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Rains trigger floods and landslides in Vietnam, 18 missing

Rains trigger floods and landslides in Vietnam, 18 missing

Thursday, December 02, 2021, 15:34 GMT+7
Rains trigger floods and landslides in Vietnam, 18 missing
Authorities deal with a landslide along a road in Phu Yen Province, Vietnam, December 1, 2021. Photo: Van Vinh / Tuoi Tre

Heavy rains that triggered floods and landslides in central Vietnam have left at least 18 people missing, some feared dead, with houses destroyed and roads damaged, authorities said on Thursday.

The rains have subsided, however, and efforts were underway to locate those missing, the government said in a statement. Some national highways, inter-provincial and local roads were partially blocked, it said.

Images on news websites and social media in recent days showed fast-flowing, mud-brown water, people in boats on flooded roads or wading through waist-high water, some pushing stalled motorcycles.

Beach towns Phu Yen, Binh Dinh and Vietnam's main coffee growing province, Dak Lak were hardest hit.

The floods have inundated 780 hectares (7.8 square kilometres) of rice fields, although no damage has been reported so far to coffee farms.

Vietnam is prone to storms and flooding due to its long coastline. Natural disasters - predominantly floods and landslides from storms - killed 378 people last year.

The National Meteorology Centre has said there was a low chance Vietnam's flood-prone areas including coastal and northern provinces would see heavy rainfalls and floods late this year.

Heavy rains that triggered floods and landslides in central Vietnam have left at least 18 people missing, some feared dead, with houses destroyed and roads damaged, authorities said on Thursday.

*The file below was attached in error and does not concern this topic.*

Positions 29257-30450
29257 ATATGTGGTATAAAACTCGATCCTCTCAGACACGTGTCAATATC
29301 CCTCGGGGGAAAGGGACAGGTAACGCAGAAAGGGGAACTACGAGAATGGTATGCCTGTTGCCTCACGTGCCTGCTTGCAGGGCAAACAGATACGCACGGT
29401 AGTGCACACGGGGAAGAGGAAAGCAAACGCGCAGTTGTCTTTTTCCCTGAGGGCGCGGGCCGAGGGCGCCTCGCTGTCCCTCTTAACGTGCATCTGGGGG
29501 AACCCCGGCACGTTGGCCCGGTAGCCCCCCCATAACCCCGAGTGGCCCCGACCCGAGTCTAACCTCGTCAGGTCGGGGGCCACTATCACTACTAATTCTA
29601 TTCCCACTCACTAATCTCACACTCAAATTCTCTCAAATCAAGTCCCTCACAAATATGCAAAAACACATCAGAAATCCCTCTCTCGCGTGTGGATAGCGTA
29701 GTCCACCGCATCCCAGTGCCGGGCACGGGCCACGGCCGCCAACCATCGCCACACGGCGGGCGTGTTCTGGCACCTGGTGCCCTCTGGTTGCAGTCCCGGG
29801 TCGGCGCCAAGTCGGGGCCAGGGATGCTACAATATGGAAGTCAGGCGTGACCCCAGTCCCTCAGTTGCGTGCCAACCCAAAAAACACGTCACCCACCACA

The rains have subsided, however, and efforts were underway to locate those missing, the government said in a statement. Some national highways, inter-provincial and local roads were partially blocked, it said.

Images on news websites and social media in recent days showed fast-flowing, mud-brown water, people in boats on flooded roads or wading through waist-high water, some pushing stalled motorcycles.

Beach towns Phu Yen, Binh Dinh and Vietnam's main coffee growing province, Dak Lak were hardest hit.

The floods have inundated 780 hectares (7.8 square kilometres) of rice fields, although no damage has been reported so far to coffee farms.

Vietnam is prone to storms and flooding due to its long coastline. Natural disasters - predominantly floods and landslides from storms - killed 378 people last year.

The National Meteorology Centre has said there was a low chance Vietnam's flood-prone areas including coastal and northern provinces would see heavy rainfalls and floods late this year.

Reuters

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